Three trends driving today’s retail field service delivery crisis

3 min read

It’s been a tough couple of years for retail. Due to COVID, stores had to navigate closures, mandates, talent shortages, and changing customer preferences. 

Now, retailers want to move beyond survival mode and shift to investing for the future––especially as it relates to IT infrastructure and digitization trends. In fact, IHL Group (a global research and advisory firm) estimates IT spending as a factor of revenue has increased on average 40 to 50% since 2019.

Unfortunately, just as retailers are raring to implement the latest technology, they face another challenge. It’s harder than ever to find the IT talent they need. Consider that there are:

  • 700,000 open IT jobs open in the United States (Comptia)
  • About 40,000 posted field service technician jobs (Indeed.com)

The combination of those two tectonic shifts has proven to be extremely challenging––and it’s also creating a crisis in the field service industry.

What trends are driving this retail service delivery crisis?

Three trends, in particular, are playing a major role in shaping this crisis.

Trend #1: Consumer preferences are changing post-pandemic.

If you’ve been to a mall, restaurant or airport recently, you’ve probably noticed far more self-checkout options. This shift toward digitalization and connected devices was already in motion, but it accelerated dramatically during the pandemic.

According to our data, demand for installations and maintenance for self-checkout platforms was up a whopping 42% from 2020-2021—and we expect that growth to continue to 2022. At the same time, wireless work grew 36%. 

This huge shift in demand points squarely to the changing behaviors of the post-pandemic consumer. They’ve come to expect a certain level of convenience and ease in ordering items online. Now, they want that same convenience and ease in brick-and-mortar stores—and that is becoming increasingly tougher to deliver on.

Trend #2: Stores are running understaffed

Talent is in short supply across industries, and retail is no exception. The labor shortage gives retailers more reason to invest in tech-driven options that ensure a positive customer experience.

In addition, many retailers want to empower store employees by updating payment terminals, adding more store communication platforms, and increasing the number of the self-checkout platforms I mentioned above.

Bottom line: Retailers need to take the heat off their smaller-than-usual teams and technology has become a viable solution.

Trend #3: Stores need to watch their stock positions more carefully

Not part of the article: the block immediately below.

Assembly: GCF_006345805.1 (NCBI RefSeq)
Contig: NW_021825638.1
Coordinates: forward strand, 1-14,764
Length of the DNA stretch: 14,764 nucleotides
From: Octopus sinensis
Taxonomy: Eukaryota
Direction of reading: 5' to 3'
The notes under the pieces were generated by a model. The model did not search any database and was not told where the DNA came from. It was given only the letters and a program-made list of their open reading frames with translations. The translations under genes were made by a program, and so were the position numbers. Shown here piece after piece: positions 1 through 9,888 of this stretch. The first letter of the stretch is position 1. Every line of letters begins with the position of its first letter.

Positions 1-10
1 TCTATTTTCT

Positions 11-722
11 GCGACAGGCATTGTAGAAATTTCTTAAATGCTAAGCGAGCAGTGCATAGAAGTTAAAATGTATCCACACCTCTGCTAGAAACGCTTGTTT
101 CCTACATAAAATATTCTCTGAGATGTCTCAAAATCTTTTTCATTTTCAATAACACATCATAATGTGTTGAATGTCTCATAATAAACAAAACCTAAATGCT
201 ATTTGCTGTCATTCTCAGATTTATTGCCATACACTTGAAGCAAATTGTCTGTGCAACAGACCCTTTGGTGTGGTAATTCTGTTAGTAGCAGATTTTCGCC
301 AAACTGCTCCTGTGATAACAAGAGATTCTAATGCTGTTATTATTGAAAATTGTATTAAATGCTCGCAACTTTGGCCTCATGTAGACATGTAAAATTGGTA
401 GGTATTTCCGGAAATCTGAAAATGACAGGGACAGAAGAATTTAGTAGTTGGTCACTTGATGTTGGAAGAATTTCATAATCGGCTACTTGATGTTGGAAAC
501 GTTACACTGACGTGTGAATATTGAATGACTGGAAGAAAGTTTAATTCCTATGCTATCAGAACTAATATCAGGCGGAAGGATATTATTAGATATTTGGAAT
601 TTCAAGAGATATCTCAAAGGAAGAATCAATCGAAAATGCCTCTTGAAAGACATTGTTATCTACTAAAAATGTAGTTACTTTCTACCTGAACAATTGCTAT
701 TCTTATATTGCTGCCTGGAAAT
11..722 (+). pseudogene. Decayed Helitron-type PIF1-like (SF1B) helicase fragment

Supply chain disruptions and product shortages gave retailers their number one reason for investing in new technology: inventory visibility (47% said just that, according to a recent survey by the IHL Group). But in the wake of COVID, there are more reasons as well, including:

  •   Refreshing POS infrastructure (46%)
  •   Updating OMS (37%)
  •   Adding self-checkout (33%)
  •   Updating payment terminals (28%)

These inventory challenges are putting even more pressure on technology solutions for retailers.

Once in a generation spend levels

Combined, these trends contribute to one of the biggest shifts in retail in decades. IHL Group shared that retail IT spend as a percentage of revenue has increased a full percentage point since the beginning of the pandemic, calling it a “once-in-a-generation increase in IT spend.”

But with IT talent shortages, who will plan for and implement all of this spend? And once the new technology is in place, who will support it?

One way to find fast, reputable IT support is through an on-site talent platform that connects you with independent contractors. This on-demand approach is built for volatility, and it aligns with the way a large percentage of today’s IT workforce prefers to work. Contact us directly if this is an attractive option.

Technology infrastructure work will continue to increase over the next 12 months in the retail sector. We will continue to see a spike in networking work to enable wireless and connected devices. Retailers and restaurants will invest heavily in upgrading to fiber infrastructure, and the overall proliferation of devices will lead to a sustained increase in the installation of low voltage data and voice cables.

Labor shortage issues will continue, too. These shortages in the retail sector will push field service organizations to find different ways to source labor to meet the geographic reach and required skillsets of the current wave of demand.  

Wael Mohammed is the executive vice president of product management and strategy for Field Nation.